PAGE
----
22 October 2019

Today’s Brexit arguments are nothing compared to what awaits us

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Yet again the ineluctable law of Brexit has asserted itself: a deal is only possible once all other options, save that of no deal at all, have been removed from the table. Winnowing is the order of the day. Brexit must be a choice between black and white even though it is a land of grey.

Theresa May never managed to reduce the options to that choice. Remainers continued to hearken for a second referendum or, failing that, yet more extensions to the Brexit process; ardent Brexiteers refused to take the deal on offer, holding out for a purer, harder, cleaner Brexit.

Boris Johnson has not – at least not yet – enjoyed any more luck than Mrs May. The option of remaining, or of a second referendum, remains alive; the possibility of a no deal Brexit is still, even at this late hour, a going concern despite there being no great parliamentary enthusiasm for such an exit. Brexit is a binary being but the specific type of Brexit pursued is not yet an either or proposition. Only when it is can a deal be passed.

That requires the hardest of hard deadlines, the better to concentrate minds. Instead, however, the deadline is soft, capable of being Brexit pursued is not yet an either/or proposition. Only when it is can a deal be passed.extended time and time again. It is an essay crisis that never quite demands the damned essay be written. The Prime Minister might have promised the UK would leave the EU, come what may, by the end of the month but the ability to deliver on his vow is no longer in his own hands. Such is the life of a minority government.

But then, with the exception of Parliament’s hostility to a no deal Brexit, there are still few signs of Parliament being able to find a majority for positive, as opposed to negative or blocking, action. Even the Benn Act is principally a means by which the House of Commons can avoid screwing its courage to the sticking point for some time yet. Please, lord, grant me an end to Brexit – but not quite yet.

In those circumstances the Tory slogan “Get Brexit Done” has some force even if it is also an uncommonly despairing one. If no good outcome exists we might as well get on with this one; what is the point of waiting still further? We have had more than three years of wrangling about this and it is time to put Brexit out of its misery.

Or, rather, time to move on to the next, more difficult, phase of Brexit. The negotiations over the ongoing relationship between the UK and the EU will not be easy. Indeed they are likely to be harder and certainly more important than the precise terms and detail of the Withdrawal Agreement itself.

In that sense, the modifications to Mrs May’s withdrawal agreement won by Mr Johnson should be understood as relatively small beer. They have helped him sell the deal to Tory backbenchers but they do not amount to very much in the longer-term.

Nor, it must be allowed, do they inconvenience the EU, not least inasmuch as the new proposals for Northern Ireland are rather closer to the EU’s initial preference for the province and the Irish border than they were to the British government’s before, that is, the UK administration decided to change its mind and set Ulster free.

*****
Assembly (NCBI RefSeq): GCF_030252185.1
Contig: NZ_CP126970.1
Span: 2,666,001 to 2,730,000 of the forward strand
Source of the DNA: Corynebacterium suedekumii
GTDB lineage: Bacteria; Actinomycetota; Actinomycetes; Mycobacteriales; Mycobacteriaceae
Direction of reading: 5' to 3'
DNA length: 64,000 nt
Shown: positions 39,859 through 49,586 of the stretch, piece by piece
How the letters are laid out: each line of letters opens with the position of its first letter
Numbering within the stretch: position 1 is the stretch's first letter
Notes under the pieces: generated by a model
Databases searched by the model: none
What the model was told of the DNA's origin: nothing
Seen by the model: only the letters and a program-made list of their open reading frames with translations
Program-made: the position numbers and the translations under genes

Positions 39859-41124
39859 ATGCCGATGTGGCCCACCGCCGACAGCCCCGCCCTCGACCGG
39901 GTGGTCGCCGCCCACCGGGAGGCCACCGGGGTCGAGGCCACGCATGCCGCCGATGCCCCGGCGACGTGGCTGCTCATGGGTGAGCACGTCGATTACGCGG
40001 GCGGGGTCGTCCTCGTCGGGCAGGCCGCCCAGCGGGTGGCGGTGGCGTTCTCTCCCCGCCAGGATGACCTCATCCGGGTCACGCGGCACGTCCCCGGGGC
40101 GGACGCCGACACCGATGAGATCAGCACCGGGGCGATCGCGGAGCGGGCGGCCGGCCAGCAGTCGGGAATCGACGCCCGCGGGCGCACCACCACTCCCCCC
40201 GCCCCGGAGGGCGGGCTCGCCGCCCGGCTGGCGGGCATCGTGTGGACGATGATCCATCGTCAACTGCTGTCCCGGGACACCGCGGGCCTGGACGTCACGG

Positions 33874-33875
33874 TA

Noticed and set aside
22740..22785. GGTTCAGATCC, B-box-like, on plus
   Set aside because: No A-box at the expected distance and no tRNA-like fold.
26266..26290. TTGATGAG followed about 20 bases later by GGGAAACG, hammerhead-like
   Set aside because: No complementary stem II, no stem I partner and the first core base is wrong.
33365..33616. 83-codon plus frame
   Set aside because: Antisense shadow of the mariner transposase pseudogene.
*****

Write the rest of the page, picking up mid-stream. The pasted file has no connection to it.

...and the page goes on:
Still, today’s parliamentary shenanigans are not likely to provide an answer either. At best, as far as the government is concerned, they may keep the dream of Brexit before Halloween alive for a little longer but they cannot enforce a departure on that timetable.

Fundamentally, as critics from all quarters have observed, the government is asking for plenty – and for trouble – by demanding to be trusted on all of this. It will, of course, be for future governments to decide the extent to which the UK abides by EU regulations – many of which will need to be obeyed by UK companies wishing to sell to the continent – but when the Government is telling Tory backbenchers the deal allows us to go our own way while also telling Labour MPs that, actually, the UK might enhance regulatory protections beyond the demands currently made by the EU, it seems evident the government has a credibility problem. They can’t both be right – and the logic of Brexit favours divergence.

That highlights this elemental difficulty at the heart of the Brexit parliamentary arithmetic: what you gain on the swings you lose on the roundabouts. The government needs the support of doubtful Tory and Labour MPs alike but measures taken to attract support from one group necessarily repel the other. And vice versa. That is the crux of the matter and this is not a Gordian knot to be solved with a sword.

The longer the process is extended so two further impulses will grow. In the first place, the appeal of Get Brexit Done – by any means necessary, if necessary – seems increasingly persuasive. But, secondly, and directly in response to this, so does the alternative: binning Brexit entirely.

The longer this process goes on, so the sunk costs become ever greater. But sunk costs impose no requirement to carry on throwing money into the Brexit pit. Indeed, the argument that Brexit be put back to the people – one way or the other – gains force precisely because so much has already been committed to the project for so little reward.

In the end, that’s chiefly a fresh reminder that whatever the costs – and benefits – of Brexit thus far they are as nothing compared to the scale of the arguments to come.

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Alex Massie is a political commentator